Five weeks remain until the first outdoor triathlon in the state. And it’s not too late to start training.
Essential to every successful training regime is the coveted brick workout. Newbies out there may be wondering if they need to find their way to the patio section of Menards, but no, the brick workout simply means a mixture of two disciplines in race order. We at SDTriNews.com will try to bring you a weekly workout throughout the season to help you mix up your training a bit and find yourself fit and strong as you prepare to don the spandex for the season.
This week’s brick workout comes from USAT Elite Coach Mike Ricci, the head coach for the University of Colorado Triathlon Team in 2013. He is also the owner and operator of Boulder-based D3 Multisport (D3multisport.com). He says this workout makes for a great sprint race simulation. “Your legs will be absolutely smoked on the run, just like in the race,” Ricci says. “Do this for 4–5 weeks leading up to your race and it will benefit you a ton.”
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By Gale Bernhardt | For Active.com
don’t know if it is accurate to write that triathlon is “the” fastest growing sport in the world; but it has definitely got to be in the top few.
If you survey people that have completed a triathlon and ask them why they decided to participate in the sport—what got them there—you may get an answer included in the list below:
- I had too many running injuries and needed to do cross training to heal myself. Once I began cycling and swimming, I realized I enjoyed the variety and didn’t want to stop.
- I wanted a new challenge, a change from my regular activities.
- It was a stake in the ground. I decided to make changes to my life and triathlon was the start.
- I wanted a way to celebrate my next birthday.
- I was decent at several sports and the idea of combining them into a single competition seemed to be to my advantage.
- I watched a multisport event and thought the madness looked like a lot of fun.
- It’s a great way to stay fit because I get an overall workout—cycling and running do nothing for my upper body.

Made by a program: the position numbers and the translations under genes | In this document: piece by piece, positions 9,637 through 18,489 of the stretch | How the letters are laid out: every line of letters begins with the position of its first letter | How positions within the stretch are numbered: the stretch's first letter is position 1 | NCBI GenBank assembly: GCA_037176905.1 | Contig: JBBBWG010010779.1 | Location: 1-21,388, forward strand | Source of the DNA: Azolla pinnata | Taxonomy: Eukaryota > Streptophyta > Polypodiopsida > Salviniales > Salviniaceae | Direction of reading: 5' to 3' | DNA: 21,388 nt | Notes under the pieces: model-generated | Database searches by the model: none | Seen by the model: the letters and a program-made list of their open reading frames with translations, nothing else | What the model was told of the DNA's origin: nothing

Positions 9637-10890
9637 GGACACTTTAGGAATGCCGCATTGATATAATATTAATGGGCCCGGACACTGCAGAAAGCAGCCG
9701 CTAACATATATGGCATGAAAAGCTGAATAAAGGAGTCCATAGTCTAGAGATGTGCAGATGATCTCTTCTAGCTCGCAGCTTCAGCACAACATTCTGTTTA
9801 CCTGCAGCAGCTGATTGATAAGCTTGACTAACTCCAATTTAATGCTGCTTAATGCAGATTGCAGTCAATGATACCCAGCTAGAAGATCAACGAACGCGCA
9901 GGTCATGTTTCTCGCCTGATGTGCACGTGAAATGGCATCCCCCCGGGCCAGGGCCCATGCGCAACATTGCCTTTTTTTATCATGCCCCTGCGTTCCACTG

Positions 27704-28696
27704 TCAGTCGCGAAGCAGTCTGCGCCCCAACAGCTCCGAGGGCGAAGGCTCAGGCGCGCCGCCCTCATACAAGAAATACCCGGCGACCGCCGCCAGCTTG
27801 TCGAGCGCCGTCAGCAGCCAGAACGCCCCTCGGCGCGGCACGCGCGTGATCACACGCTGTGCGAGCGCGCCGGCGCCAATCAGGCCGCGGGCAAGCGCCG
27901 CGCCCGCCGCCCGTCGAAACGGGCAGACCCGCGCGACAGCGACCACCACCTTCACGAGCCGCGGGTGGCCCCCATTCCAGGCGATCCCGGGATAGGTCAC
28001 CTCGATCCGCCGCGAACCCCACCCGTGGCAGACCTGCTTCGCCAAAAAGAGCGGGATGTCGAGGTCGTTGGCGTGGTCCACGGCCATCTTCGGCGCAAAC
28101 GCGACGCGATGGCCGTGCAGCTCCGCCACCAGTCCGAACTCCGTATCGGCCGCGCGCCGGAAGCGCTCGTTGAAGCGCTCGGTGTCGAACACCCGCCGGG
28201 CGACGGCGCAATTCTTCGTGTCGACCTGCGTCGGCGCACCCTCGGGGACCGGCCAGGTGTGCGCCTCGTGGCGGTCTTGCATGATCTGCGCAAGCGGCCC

- My buddies and I made a bet. I say a good cyclist can slaughter a good runner or a good swimmer in a multisport event. My buddies disagree. I guess we’ll just have to test those theories. Bring on the race.
The summer is still young and there is plenty of time for you to train for and successfully complete a triathlon. Need more help?
Here are ten tips for first-time triathletes:
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by Ben Greenfield
If you want some good entertainment, head over to the swim-bike transition exit of any triathlon. There you’ll find triathletes swerving, fumbling, and falling all over the road as they attempt to simultaneously clip into their pedals, steer out of the transition area, and sometimes even eat—although why that bar can’t wait just a few minutes to be eaten has always baffled me. Triathlon cycling requires a unique set of skills in addition to those required of traditional cyclists.
You can usually spot the triathletes in a group of cyclists on the road. They are the ones that swerve dangerously away from the shoulder, obliviously locked into their aerobars, a position that can be notoriously difficult to handle compared to the traditional road cycling handlebar position.
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By Paul Johnson
You are signed up for your first race, you are training, and the race date is fast approaching. Now your mind shifts to the race-day logistics. A common question from newcomers to triathlon is “what do you wear during the race?” The good news is that there is more than one right answer to this question, and here are a few thoughts that can help you properly gear up for your training and race. HITS races occur throughout the country and in a variety of climates and weather conditions, so there might be a few ways to answer this question. While we realize that everyone will have their own budget as well as a different desired performance level when they race in a triathlon, here are a few hard and fast rules when it comes to triathlon clothing.
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By Jim Vance Amidst the intervals, data, devices, diets and all the other ways that athletes are trying to “gain an edge” in endurance training, it can be easy to forget the basics. The number one most important rule of training, which is often forgotten, is consistency. There is no training program or workout any coach can devise that can make up for a lack of consistency in training. The higher your goals are as an athlete, the more important consistency is. read more . . .